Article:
Saturday, June 30, 2007

More fun with Spring scopes / Java

Previous blog about custom scopes has shown an example of the thread-bound scopes (conversations that hold state per thread and live longer then request). This time I would like to show another interesting application for the custom bean scopes. In this case conversation is bound to the page in web application (or even to each unique set of request parameters for that page). Practical examples include per-page caching of the static data (i.e. for Ajax use), allow page visitors to interact or edit page content together and many others... Note that this post should be used as a starting point and may require some additional tweaking for more specific scenarios. Now let's look at the implementation.

First step is to capture the conversation identity. In general, several page urls may need to be mapped to the same scope identity, or even require special mapping from request url to the view. But for the sake of this illustration I will assume that each request url uniquely identifying the scope. Then I can use servlet Filter, which can be registered in web.xml and run before, Spring's own DispatcherServlet. This filter will store requestURI in thread local and provide static accessor method for retrieving that value.

public class PageScopeFilter implements Filter {
  private static ThreadLocal conversation = new ThreadLocal();
  
  public void doFilter(ServletRequest request, ServletResponse response,
      FilterChain chain) throws IOException, ServletException {
    String conversationId = null;
    if (request instanceof HttpServletRequest) {
      conversationId = ((HttpServletRequest) request).getRequestURI();
    }
    conversation.set(conversationId);
    try {
      chain.doFilter(request, response);
    } finally {
      conversation.remove();
    }
  }

  public void init(FilterConfig config) throws ServletException {
  }

  public void destroy() {
  }
}  

Now, the PageScope implementation is rather trivial. Just maintain scope map of bean names to actual instances.

public class PageScope implements Scope {
  private final Map scope = new HashMap();
  
  private static final ObjectFactory MAP_FACTORY = new ObjectFactory() {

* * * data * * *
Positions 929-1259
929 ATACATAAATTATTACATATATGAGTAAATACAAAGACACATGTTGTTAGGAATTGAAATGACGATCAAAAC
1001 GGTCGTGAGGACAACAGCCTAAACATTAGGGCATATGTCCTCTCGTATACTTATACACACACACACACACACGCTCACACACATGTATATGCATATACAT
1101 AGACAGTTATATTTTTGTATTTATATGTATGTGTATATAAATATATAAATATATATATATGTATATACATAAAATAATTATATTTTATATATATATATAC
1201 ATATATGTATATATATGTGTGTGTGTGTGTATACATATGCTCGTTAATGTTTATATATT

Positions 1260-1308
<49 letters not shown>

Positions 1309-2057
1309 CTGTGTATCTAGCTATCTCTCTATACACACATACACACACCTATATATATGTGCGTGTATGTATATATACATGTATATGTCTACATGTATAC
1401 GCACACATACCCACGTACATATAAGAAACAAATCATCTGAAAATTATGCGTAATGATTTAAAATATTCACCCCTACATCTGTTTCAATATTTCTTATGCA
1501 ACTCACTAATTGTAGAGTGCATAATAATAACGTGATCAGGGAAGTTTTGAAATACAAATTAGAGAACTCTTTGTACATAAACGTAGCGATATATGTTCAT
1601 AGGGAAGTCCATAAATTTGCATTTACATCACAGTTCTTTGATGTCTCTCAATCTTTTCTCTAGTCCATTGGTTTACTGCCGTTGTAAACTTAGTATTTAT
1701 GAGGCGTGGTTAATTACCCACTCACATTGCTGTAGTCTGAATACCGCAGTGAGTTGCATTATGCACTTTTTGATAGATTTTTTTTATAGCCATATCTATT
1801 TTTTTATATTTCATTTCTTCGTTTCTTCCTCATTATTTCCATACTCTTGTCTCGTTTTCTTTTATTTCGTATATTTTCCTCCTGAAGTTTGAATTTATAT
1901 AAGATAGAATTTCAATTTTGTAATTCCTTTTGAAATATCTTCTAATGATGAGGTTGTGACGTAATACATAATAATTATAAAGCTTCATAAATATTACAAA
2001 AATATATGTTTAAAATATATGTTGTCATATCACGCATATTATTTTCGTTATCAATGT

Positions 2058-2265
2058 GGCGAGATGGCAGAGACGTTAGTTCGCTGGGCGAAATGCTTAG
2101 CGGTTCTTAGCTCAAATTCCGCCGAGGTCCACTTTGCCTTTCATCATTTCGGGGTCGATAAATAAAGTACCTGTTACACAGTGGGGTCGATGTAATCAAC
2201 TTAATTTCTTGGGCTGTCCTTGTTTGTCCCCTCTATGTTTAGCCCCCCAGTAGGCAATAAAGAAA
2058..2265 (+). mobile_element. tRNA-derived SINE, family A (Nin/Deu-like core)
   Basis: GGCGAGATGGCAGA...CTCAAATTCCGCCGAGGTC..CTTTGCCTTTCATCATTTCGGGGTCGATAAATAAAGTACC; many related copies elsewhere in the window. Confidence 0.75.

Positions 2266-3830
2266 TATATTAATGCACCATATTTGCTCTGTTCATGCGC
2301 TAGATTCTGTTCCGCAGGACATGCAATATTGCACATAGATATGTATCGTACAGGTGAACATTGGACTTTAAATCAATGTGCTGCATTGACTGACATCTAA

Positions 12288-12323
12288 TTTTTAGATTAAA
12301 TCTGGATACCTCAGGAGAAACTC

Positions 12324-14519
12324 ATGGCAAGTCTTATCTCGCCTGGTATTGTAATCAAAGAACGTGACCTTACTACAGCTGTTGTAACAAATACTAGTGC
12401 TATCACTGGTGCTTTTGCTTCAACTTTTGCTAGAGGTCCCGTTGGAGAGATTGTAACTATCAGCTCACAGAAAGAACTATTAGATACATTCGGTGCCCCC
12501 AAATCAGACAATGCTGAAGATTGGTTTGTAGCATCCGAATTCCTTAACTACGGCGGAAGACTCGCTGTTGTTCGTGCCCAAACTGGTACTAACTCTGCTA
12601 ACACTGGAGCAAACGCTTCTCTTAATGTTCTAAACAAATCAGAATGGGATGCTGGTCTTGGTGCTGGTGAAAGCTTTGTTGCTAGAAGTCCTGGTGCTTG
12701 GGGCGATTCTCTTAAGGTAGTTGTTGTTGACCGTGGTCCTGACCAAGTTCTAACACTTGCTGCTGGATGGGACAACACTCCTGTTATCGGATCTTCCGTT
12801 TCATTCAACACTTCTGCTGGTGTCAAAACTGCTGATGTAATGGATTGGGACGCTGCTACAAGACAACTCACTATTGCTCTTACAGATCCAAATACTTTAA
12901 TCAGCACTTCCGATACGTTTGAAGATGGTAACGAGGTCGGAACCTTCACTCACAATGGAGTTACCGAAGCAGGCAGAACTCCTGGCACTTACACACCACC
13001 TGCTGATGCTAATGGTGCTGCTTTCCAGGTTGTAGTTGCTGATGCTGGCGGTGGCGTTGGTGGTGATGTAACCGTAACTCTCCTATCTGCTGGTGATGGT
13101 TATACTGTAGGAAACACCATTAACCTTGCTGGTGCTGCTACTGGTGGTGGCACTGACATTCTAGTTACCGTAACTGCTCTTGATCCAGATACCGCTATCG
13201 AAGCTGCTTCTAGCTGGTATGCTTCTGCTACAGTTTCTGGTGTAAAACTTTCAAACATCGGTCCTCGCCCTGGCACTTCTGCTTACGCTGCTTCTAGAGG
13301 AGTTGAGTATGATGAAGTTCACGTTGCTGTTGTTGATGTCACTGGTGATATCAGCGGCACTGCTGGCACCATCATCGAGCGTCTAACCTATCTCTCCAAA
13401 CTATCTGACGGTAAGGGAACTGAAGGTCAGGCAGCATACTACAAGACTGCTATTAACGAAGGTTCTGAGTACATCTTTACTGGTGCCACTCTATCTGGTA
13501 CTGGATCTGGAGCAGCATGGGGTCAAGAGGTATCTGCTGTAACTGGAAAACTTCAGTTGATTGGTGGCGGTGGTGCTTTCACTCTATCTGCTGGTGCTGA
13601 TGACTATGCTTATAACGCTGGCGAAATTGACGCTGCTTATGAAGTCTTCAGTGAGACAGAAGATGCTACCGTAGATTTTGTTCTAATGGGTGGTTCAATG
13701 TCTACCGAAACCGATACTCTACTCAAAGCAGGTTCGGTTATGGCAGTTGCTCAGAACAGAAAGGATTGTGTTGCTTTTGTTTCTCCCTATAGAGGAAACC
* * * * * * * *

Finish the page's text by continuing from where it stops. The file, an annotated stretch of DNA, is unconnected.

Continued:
public Object getObject() {
        return new HashMap();
      }
    };

  public String getConversationId() {
    return PageScopeFilter.getConversationId();
  }

  public synchronized Object get(String name, 
      ObjectFactory objectFactory) {
    Map beanMap = (Map) get(scope, getConversationId(), MAP_FACTORY);
    return get(beanMap, name, objectFactory);
  }

  public synchronized Object remove(String name) {
    Map beanMap = (Map) scope.get(getConversationId());
    return beanMap==null ? null : beanMap.remove(name);
  }
  
  public void registerDestructionCallback(String name, Runnable callback) {
    //
  }
  
  private Object get(Map map, String name, ObjectFactory factory) {
    Object bean = map.get(name);
    if(bean==null) {
      bean = factory.getObject();
      map.put(name, bean);
    }
    return bean;
  }
}

Note how ObjectFactory is used to construct a place holder for new conversation.

That is basically it. My first blog already shown how to register custom scopes, please refer there if you need more details, or feel free to ask question in comments for this post. Obvious enhancement of the above PageScope implementation could be to make it implement DisposableBean and hook with registered destruction callbacks, but I leave that exercise to the reader curiosity.

There is one more thing worth to mention. In case if page-bound data is mutable, in clustered environment, one may need to make it consistent across all cluster nodes. The one easy way to achieve that could be to use Terracotta for Spring, which has been recently open sourced.


Original article by Eugene Kuleshov

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